Students are asked to read nonfiction, take notes, and then use those notes to produce nonfiction writing. Not so easy as it seems…here is my attempt.
A bluebird is a kind of thrush that is easily recognized by its blue coloring. The male is a bright blue, and the female is mostly gray with blue touches on the tips of the wings and tails. Both male and female have rusty red coloring on their breast. Bluebirds have long wings, a short tail, and a round head. They sit up straight as they perch on fences, wires and low branches. Their favorite spots are open places where they can easily see the ground to look for food, places such as parks, golf courses, or backyards.
Bluebirds eat insects, including caterpillars, crickets, beetles and grasshoppers. When a meal is spotted, the birds drop quickly down to the ground to snatch up their prey. Sometimes they might try to catch an insect in midair. In the fall and winter they will perch in a fruit tree and eat berries. Bluebirds have been seen eating lizards, salamanders, and tree frogs, but this does not happen often.
In the early 1900’s bluebird populations became smaller because of bigger and more aggressive birds using nest holes and leaving no room for bluebirds. Concerned bird lovers began to make nest boxes for bluebirds and place them in the open areas where the birds like to live, and today the number of bluebirds has increased.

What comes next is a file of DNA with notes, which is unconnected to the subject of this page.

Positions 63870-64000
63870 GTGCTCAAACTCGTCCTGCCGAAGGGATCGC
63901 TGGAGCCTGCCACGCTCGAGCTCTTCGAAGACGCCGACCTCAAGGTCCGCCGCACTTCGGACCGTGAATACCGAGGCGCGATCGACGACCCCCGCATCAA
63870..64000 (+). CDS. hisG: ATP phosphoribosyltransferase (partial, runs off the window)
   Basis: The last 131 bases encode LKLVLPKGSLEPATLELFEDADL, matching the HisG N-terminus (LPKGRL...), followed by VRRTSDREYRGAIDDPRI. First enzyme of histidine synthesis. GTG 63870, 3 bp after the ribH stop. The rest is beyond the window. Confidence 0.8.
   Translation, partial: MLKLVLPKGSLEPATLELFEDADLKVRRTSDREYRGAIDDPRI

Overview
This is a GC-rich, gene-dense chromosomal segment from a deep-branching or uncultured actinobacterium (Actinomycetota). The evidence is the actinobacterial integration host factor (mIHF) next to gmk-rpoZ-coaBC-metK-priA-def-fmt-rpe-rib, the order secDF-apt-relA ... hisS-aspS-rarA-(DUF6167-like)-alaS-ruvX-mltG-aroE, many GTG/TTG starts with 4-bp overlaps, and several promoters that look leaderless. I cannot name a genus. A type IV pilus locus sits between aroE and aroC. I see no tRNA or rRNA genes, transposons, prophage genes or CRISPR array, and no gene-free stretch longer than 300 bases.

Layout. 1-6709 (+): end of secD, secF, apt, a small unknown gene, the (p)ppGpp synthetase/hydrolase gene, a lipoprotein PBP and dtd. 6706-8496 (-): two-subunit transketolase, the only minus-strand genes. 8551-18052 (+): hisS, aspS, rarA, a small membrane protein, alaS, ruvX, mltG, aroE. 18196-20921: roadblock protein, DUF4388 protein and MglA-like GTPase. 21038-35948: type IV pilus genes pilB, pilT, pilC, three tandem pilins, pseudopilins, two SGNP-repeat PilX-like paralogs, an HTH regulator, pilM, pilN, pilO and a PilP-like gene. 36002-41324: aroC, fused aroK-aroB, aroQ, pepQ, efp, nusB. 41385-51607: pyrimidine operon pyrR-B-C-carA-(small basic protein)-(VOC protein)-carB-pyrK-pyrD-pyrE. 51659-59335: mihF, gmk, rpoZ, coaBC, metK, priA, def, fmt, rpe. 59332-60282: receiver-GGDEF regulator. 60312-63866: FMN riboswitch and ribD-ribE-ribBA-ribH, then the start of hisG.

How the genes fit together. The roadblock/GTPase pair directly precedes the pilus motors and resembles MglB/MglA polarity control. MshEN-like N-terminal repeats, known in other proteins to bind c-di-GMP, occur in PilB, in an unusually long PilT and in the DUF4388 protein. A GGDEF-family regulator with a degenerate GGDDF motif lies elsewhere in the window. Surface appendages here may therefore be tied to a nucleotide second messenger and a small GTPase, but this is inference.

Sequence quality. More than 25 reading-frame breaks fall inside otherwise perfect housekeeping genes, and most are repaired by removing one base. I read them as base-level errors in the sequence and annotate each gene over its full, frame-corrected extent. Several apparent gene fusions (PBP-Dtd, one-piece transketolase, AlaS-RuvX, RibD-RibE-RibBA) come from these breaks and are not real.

Bluebirds build their nests in protected empty holes, such as an abandoned woodpecker’s hole or a nest box. A male bluebird begins the nest building process by taking grasses in the hole and fluttering his wings on a perch outside near the hole. This activity will attract a female, who comes and completes the nest by placing pine needles, grasses, feather and even bits of animal hair or fur.
People can help insure that bluebirds will not disappear from our landscape by making sure they have nest boxes and other places for nest building and laying their eggs.
How wonderful that we usually include photographs in nonfiction texts. Even though there are none here, I hope you can “see” some now.